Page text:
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DNA methylation of LINE-1 and Alu repetitive elements in relation to sex hormones and pubertal timing in Mexican-American children.



The molecular mechanisms linking environmental exposures to earlier pubertal development are not well characterized. Epigenetics may play an important role, but data on the relationship between epigenetic marks and puberty, particularly in humans, is limited.


We used pyrosequencing to measure Alu and long interspersed nucleotide elements (LINE-1) methylation in DNA isolated from whole blood samples collected from newborns and 9-y-old children (n = 266). Tanner staging was completed six times between ages 9 and 12 y to determine pubertal status, and hormone levels were measured in 12-y-old boys.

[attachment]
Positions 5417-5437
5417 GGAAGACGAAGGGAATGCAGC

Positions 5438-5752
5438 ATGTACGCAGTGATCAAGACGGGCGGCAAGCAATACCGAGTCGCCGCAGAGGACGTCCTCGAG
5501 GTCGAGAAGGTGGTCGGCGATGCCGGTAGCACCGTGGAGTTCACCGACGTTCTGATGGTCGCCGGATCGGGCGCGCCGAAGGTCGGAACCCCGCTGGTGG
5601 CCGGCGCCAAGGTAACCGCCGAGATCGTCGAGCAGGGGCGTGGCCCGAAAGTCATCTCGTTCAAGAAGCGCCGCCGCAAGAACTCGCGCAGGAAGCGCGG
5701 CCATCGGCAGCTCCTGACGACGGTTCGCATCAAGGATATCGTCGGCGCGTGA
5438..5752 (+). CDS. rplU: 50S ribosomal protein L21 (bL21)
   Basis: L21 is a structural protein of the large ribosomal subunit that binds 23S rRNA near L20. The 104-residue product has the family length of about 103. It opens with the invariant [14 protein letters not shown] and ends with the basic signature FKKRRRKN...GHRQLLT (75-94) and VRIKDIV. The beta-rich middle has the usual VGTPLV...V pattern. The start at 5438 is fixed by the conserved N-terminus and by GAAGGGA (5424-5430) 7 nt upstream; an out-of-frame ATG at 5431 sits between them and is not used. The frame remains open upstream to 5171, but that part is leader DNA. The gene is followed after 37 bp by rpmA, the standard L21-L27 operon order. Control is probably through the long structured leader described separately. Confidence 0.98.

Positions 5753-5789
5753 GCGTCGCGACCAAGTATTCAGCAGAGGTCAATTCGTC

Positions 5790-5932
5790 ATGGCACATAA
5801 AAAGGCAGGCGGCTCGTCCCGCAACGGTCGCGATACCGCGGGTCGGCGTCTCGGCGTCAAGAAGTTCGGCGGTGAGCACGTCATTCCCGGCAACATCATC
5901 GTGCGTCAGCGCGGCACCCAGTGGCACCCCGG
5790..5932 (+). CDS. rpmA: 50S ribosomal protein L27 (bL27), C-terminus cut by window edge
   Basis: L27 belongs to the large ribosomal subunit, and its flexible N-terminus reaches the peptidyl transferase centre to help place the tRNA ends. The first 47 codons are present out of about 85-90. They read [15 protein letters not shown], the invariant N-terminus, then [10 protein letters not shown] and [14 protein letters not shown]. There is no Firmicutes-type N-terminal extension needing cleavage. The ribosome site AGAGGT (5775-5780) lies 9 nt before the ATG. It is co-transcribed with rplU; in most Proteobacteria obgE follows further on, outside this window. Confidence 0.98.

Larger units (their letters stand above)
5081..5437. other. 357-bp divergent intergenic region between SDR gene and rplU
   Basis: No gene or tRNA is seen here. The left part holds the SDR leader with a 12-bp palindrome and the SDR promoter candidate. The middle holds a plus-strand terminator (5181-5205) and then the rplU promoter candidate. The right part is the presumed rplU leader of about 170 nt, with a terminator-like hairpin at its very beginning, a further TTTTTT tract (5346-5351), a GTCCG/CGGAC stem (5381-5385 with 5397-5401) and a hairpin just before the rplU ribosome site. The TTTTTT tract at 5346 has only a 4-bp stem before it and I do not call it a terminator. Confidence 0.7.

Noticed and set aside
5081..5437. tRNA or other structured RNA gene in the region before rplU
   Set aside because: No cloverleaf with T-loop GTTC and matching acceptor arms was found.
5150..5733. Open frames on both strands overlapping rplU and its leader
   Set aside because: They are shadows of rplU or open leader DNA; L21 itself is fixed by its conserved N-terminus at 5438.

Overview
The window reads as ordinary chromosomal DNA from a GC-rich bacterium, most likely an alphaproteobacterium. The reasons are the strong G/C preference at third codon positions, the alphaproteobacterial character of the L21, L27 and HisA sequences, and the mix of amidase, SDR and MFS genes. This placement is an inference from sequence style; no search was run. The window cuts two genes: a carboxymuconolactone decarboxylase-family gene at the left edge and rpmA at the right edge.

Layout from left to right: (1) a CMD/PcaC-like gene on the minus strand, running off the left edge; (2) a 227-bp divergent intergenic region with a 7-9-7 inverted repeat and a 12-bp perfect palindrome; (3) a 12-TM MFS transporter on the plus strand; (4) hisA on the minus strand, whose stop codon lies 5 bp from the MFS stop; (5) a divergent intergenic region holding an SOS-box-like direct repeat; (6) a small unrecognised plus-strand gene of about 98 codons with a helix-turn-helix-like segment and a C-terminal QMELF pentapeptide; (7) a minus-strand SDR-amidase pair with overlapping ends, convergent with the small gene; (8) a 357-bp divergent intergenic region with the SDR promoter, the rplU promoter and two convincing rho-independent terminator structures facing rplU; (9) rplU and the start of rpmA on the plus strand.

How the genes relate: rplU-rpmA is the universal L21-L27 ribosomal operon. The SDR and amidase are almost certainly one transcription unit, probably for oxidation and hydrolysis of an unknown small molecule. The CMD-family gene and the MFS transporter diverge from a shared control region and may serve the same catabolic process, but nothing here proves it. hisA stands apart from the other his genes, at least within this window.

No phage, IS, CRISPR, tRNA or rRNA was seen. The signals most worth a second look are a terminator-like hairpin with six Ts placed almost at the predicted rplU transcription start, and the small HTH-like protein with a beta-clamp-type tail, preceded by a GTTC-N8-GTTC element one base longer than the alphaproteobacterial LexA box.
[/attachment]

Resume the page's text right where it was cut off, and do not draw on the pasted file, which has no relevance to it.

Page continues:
Among girls, we observed a suggestive trend of increased odds of breast and pubic hair development with higher Alu and LINE-1 methylation in 9-y-old blood, respectively. The strongest association identified was an inverse association of LINE-1 methylation in 9-y-old girls with odds of experiencing menarche by age 12 (OR (95% CI): 0.63 (0.46, 0.87); P = 0.005). We observed a consistent inverse relationship for Alu and LINE-1 methylation at 9 y with luteinizing hormone (LH), testosterone and follicle-stimulating hormone levels in boys but it was only significant between LINE-1 and LH.


DNA methylation of Alu and LINE-1 may be involved in puberty initiation and development. This relationship should be confirmed in future studies.

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